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briefing

issue 8 2009 ecotrust canada / intelligence on the conservation economy


a cautionary
tale about ITQs
in BC fisheries

A wave of ITQs in BC’s commercial fisheries


The number of ITQ fisheries in BC is rising sharply. By 2007, 74 per- TAC (total allowable catch)
cent of BC’s commercial catch, by weight, was managed under ITQs.
Since 2003, pilot ITQs have started in several BC salmon fisheries. TAC managed under ITQs
catch (tonnes)

groundfish
groundfish longline ITQ
trawl ITQ
sea cucumber ITQ salmon
pilot ITQs
sea urchin ITQ
halibut ITQ
sablefish ITQ
geoduck ITQ

year
SOURCE / DFO Statistics

A cautionary tale about ITQ fisheries


fisheries / Individual transferable quotas (ITQs) are being
promoted as a panacea for global fisheries. However, analysis of BC
fisheries raises serious questions about this new economic
approach. It’s time to rethink how ITQs are designed, managed and
implemented.
Ecotrust Canada has undertaken this governance—that is, inclusive, transparent
analysis, not to argue for the dismantling of co-management between government, and
existing ITQ programs, but rather to improve industry and stakeholders—plays in ensuring
their design, and to inform policy discus- the sustainability of fisheries.
sions about new ITQ pilot programs current- Unfortunately, a number of recent studies—
including a high-profile 2008 article in the
ly under consideration.
journal Science—have exaggerated the virtues
Debate about ITQs is often polarized
of ITQs, drawn specious correlations, ignored
and fuelled more by ideology than reality.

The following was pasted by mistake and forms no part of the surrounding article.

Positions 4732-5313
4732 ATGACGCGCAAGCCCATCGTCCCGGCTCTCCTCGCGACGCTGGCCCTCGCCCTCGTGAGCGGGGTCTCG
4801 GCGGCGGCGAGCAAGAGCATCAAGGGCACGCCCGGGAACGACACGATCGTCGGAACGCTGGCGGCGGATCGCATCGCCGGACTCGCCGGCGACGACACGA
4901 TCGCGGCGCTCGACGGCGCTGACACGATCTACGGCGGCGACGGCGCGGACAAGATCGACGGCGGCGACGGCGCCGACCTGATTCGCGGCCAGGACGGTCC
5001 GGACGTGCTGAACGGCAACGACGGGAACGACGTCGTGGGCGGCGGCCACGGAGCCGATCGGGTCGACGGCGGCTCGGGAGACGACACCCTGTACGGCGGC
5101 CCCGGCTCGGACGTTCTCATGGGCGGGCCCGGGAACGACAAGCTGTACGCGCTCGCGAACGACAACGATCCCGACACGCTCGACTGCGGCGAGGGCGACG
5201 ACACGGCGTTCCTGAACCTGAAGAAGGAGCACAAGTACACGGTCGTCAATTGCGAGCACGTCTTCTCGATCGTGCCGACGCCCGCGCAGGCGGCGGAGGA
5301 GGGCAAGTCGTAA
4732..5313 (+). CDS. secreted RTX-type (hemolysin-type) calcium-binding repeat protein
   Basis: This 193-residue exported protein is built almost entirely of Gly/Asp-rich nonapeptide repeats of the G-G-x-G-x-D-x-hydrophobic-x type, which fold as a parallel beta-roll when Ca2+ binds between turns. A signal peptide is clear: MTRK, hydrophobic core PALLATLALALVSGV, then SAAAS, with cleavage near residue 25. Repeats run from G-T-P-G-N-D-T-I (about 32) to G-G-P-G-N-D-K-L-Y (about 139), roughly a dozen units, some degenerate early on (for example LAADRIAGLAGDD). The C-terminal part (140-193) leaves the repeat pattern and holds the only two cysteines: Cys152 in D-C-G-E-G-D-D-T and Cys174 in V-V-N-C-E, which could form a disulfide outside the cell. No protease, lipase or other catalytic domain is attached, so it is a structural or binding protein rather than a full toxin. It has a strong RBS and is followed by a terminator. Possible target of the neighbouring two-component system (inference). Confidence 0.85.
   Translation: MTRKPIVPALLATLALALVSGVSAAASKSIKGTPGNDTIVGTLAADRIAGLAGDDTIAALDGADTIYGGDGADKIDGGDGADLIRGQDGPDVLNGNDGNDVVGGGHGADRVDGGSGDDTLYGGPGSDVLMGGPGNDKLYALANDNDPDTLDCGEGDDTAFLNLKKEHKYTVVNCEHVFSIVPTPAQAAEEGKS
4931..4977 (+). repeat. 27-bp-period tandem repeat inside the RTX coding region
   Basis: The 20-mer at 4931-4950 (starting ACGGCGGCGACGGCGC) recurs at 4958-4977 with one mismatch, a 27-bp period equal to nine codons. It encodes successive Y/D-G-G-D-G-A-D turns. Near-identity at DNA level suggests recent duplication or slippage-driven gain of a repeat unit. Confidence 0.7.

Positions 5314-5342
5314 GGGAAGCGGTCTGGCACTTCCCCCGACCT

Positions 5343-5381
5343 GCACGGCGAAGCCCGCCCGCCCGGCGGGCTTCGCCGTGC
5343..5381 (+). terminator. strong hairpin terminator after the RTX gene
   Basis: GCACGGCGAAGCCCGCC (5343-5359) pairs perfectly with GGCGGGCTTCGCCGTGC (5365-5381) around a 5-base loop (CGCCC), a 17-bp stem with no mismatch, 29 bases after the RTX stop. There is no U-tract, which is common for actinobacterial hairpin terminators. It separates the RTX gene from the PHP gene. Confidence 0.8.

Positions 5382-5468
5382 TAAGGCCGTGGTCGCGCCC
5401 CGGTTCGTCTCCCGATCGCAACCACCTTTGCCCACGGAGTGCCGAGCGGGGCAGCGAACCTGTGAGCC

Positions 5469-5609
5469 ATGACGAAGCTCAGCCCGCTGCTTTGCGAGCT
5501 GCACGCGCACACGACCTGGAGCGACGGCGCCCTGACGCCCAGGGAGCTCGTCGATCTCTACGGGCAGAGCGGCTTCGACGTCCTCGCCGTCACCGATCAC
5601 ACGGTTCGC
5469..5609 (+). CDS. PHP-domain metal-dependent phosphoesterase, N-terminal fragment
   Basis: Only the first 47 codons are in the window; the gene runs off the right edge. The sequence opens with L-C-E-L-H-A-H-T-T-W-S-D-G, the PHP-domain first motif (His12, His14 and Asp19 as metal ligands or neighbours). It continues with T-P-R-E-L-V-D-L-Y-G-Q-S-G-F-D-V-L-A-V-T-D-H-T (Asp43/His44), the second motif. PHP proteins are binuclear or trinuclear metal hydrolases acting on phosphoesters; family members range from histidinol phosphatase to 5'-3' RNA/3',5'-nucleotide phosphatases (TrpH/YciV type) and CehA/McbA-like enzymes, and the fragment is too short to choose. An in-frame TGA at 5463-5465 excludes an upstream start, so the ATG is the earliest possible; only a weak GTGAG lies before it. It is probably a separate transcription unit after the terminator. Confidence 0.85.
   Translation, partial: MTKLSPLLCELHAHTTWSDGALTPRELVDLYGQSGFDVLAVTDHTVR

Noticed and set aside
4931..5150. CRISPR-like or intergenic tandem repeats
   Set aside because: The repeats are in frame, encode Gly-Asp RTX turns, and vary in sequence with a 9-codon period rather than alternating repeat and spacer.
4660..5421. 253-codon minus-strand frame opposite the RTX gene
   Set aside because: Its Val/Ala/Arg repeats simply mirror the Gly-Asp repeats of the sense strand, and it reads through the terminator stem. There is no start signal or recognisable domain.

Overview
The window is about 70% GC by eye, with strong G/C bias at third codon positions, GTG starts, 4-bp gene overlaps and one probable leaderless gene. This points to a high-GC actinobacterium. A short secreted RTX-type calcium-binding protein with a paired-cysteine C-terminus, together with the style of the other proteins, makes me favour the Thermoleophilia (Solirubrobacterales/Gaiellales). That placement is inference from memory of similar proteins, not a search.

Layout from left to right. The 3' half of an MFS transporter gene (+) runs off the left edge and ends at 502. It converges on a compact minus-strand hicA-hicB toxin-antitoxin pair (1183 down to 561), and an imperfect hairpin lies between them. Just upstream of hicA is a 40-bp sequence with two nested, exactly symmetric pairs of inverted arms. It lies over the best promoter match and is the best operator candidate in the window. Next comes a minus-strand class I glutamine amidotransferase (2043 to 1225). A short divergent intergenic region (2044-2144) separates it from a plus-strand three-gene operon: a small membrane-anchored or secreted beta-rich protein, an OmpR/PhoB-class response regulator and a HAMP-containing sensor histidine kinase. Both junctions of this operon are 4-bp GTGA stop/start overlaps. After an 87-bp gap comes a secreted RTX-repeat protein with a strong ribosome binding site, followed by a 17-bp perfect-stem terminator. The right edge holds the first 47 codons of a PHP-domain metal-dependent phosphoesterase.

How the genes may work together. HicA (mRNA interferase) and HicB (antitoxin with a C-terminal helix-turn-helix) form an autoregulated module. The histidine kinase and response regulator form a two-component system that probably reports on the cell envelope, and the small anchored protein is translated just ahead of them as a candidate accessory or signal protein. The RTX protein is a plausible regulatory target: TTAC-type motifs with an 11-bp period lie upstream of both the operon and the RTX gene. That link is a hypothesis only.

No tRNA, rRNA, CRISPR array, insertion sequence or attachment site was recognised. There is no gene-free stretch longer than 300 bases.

unintended consequences and, generally,
Proponents hail ITQs as a solution for both
oversimplified the complex causes of fisheries
conservation and the financial ills plaguing the
collapses and how to stop them. Perspective is
fishing industry. However, too many people— being lost as myth becomes received wisdom.
including some environmentalists—accept By ignoring the shortcomings of ITQs and
exaggerated claims about ITQs without overstating their effectiveness poor decisions
clearly knowing the facts. Downplayed is are being made and will be made in the future.
the critical role that sound science and good With refreshing facts and sobering analysis,

MORE
Lesson 1
Ecotrust Canada offers a cautionary tale about
ITQ fisheries. We use BC as our case study. The
lessons learned are of global significance.

background
Historically, competition has characterized BC
ITQs promote
fisheries. Fishermen competed against each
other for a share of the catch. Under poorly quota leasing.
managed competitive fisheries, fishermen
were forced into a vicious cycle of acquiring It is often stated that ITQs provide fishermen
bigger boats and better fishing technology to with “a secure asset, which confers
out perform each other. ITQs are supposed to stewardship incentives” (Costello, 2008). By
end this so-called “race to fish” by allocating owning a financial stake in a fishing quota,
defined shares of the total allowable catch fishermen have an incentive to maintain
(TAC) to individual fishermen. the value of this “secure asset” through
ITQs go by many names, some of them responsible fishing practices. That’s the theory.
“Proponents of ITQ misleading: catch shares, limited access In reality, ITQs have not promoted ownership
fisheries make privileges, dedicated access privileges, by active fishermen in BC. Rather, ITQs have
individual vessel quotas, individual fishing promoted absentee ownership and quota
many claims quotas. However, as their name suggests, leasing. Once vessel owners are gifted their
individual transferable quotas are a fisheries initial quota, many subsequently retire or
about the benefits
management system with three common cease to be active fishermen. Instead of fishing,
of ITQs which do characteristics: they include quotas or defined these “armchair fishermen” earn income from
shares of the catch, are allocated to individual the proceeds of quota lease fees. By way of
not hold up under fishermen or their vessels, and are transferable example, in the pilot ITQ fishery for northern